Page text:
Baez said he didn’t know, probably the same amount. He pointed out that it is an ongoing relationship. If the case were to end up in penalty phase, she'd have to have discussions with Casey that no one else can. He went on to say that Jeannene Barrett was the closest person to Ms. Anthony, that she knows Casey better than he does.. She is the most important person on the defense team. She has a relationship with the family members who have opened up to her and has gained their trust. She had even spoken to Casey’s elementary teachers.

At the hearing, Judge Perry made it abundantly clear that he wanted FACTUAL information concerning Ms. Barrett's activities in the case.

She must keep detailed records, and he wants records of people she has already spoken to. He will go over her billing with a a fine tooth comb as will JAC. It may get cut, but at this stage, she will continue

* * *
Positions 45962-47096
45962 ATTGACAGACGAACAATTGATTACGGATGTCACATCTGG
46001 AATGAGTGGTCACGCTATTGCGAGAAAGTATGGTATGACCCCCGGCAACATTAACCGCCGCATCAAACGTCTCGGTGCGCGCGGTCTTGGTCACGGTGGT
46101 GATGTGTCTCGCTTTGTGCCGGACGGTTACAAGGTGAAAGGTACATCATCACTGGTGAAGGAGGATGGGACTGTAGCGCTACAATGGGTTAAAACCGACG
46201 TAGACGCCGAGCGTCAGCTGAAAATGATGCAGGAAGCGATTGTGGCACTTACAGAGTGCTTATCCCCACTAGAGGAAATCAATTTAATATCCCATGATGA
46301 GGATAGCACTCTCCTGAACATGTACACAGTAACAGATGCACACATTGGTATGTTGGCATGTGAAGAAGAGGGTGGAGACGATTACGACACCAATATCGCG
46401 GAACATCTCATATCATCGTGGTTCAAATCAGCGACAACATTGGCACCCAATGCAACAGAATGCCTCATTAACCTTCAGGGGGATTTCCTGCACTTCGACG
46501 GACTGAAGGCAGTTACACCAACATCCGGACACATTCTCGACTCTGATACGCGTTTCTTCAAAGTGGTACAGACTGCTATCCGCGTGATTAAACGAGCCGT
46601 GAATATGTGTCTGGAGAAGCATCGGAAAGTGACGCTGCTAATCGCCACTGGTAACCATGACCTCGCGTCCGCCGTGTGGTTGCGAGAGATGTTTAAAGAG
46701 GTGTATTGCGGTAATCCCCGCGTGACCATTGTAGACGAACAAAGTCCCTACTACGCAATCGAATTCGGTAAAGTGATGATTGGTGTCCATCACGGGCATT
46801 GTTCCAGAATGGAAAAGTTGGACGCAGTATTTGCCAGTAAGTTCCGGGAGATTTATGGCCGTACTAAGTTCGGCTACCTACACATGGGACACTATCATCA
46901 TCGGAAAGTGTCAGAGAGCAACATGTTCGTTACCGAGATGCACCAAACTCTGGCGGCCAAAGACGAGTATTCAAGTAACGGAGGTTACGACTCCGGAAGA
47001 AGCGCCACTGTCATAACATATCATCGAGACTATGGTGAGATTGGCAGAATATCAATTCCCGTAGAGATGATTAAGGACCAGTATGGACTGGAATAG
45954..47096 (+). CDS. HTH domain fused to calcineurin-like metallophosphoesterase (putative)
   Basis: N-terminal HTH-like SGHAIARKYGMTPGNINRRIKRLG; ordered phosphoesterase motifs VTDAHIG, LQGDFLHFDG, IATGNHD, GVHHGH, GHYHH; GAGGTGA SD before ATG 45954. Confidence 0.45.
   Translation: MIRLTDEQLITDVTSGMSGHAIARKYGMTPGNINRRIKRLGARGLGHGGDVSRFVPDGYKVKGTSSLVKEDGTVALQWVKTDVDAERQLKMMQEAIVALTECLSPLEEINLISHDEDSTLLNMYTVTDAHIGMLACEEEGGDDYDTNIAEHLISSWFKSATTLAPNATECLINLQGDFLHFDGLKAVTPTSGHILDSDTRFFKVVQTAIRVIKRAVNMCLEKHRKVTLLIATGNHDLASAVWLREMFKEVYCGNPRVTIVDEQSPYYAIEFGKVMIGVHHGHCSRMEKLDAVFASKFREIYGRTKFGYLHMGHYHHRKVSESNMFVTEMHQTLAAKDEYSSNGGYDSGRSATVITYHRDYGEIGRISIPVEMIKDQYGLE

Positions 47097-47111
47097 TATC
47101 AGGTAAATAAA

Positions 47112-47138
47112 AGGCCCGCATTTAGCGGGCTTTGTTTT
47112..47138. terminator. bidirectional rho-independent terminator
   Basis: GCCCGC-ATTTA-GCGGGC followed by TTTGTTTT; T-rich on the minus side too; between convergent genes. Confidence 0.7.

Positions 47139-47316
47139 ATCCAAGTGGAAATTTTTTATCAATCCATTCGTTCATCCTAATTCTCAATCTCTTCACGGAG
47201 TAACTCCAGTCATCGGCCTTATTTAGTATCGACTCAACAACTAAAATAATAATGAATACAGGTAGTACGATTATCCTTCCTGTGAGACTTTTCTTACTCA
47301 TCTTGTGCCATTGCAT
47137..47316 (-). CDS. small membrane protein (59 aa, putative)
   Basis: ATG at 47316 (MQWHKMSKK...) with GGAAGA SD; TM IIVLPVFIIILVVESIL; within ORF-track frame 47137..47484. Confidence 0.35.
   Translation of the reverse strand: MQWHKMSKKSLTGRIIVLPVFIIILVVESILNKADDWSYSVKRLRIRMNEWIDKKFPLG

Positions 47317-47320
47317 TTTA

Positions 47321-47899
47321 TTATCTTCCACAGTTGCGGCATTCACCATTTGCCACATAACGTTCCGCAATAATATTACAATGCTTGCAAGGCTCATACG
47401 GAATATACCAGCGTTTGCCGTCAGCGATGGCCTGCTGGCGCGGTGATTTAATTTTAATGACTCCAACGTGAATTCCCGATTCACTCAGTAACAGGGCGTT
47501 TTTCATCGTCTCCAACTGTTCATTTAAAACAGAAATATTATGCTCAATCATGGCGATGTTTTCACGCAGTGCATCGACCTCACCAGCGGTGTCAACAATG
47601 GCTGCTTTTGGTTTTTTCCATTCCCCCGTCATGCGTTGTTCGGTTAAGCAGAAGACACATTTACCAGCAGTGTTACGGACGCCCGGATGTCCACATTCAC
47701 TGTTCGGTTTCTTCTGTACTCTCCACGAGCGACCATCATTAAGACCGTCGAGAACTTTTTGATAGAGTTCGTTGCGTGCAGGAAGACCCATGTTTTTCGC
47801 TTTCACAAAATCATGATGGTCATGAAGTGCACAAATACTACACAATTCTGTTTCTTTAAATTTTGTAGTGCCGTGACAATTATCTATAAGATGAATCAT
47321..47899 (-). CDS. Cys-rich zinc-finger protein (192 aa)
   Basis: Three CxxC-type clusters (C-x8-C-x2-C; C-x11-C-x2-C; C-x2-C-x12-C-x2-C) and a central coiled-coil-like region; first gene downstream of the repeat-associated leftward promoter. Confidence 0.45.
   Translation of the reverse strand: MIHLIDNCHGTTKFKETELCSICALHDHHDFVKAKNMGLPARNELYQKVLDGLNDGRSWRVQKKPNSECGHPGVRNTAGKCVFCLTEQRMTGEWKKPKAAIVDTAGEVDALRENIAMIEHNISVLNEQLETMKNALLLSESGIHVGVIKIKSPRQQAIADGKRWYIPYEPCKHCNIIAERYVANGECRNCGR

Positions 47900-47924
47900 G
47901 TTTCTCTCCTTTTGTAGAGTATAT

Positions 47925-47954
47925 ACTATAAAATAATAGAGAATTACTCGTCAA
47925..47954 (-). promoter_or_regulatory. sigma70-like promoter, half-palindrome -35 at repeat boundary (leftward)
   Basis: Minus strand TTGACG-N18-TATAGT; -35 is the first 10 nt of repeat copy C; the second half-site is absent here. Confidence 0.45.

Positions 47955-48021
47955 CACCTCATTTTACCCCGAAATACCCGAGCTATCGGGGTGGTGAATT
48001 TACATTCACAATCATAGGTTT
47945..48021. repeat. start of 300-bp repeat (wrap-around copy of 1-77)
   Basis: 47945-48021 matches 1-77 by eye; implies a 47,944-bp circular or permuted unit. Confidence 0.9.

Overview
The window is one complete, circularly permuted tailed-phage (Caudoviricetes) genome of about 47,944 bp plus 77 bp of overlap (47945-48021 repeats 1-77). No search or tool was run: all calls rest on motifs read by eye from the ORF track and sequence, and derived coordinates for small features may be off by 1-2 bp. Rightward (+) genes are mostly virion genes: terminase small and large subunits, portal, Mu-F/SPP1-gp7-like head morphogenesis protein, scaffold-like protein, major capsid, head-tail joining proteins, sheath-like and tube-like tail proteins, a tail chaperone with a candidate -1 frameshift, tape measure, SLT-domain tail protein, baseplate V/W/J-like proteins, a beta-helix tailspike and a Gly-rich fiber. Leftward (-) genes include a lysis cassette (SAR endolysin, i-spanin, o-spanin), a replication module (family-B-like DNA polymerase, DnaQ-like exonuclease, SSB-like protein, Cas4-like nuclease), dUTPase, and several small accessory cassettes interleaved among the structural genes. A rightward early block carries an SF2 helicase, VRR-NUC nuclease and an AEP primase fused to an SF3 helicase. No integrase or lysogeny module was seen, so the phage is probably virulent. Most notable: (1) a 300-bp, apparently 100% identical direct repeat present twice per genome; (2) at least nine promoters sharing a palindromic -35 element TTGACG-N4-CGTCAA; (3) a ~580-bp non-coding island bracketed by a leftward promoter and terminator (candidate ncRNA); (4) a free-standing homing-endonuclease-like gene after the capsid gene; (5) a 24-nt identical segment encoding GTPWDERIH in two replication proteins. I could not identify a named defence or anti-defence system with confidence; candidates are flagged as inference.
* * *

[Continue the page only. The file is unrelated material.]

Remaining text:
He will scrutinize hotels (mentions types at cheapest possible rate. She will have the same per diem rates as outlined in FL Statute. Car rentals (compact cars).

Judge Perry made it very clear at this hearing that to get more money from the JAC, he would have to justify every past expense and would also have to be very specific if he came back for more money. This is no surprise, the Judge is very involved with the JAC and is very money conscious. Jose Baez, on the other hand, has a problem with finances and record keeping. That's a "whole 'nother story! I'm hoping Finnell will be better at accounting for all of this.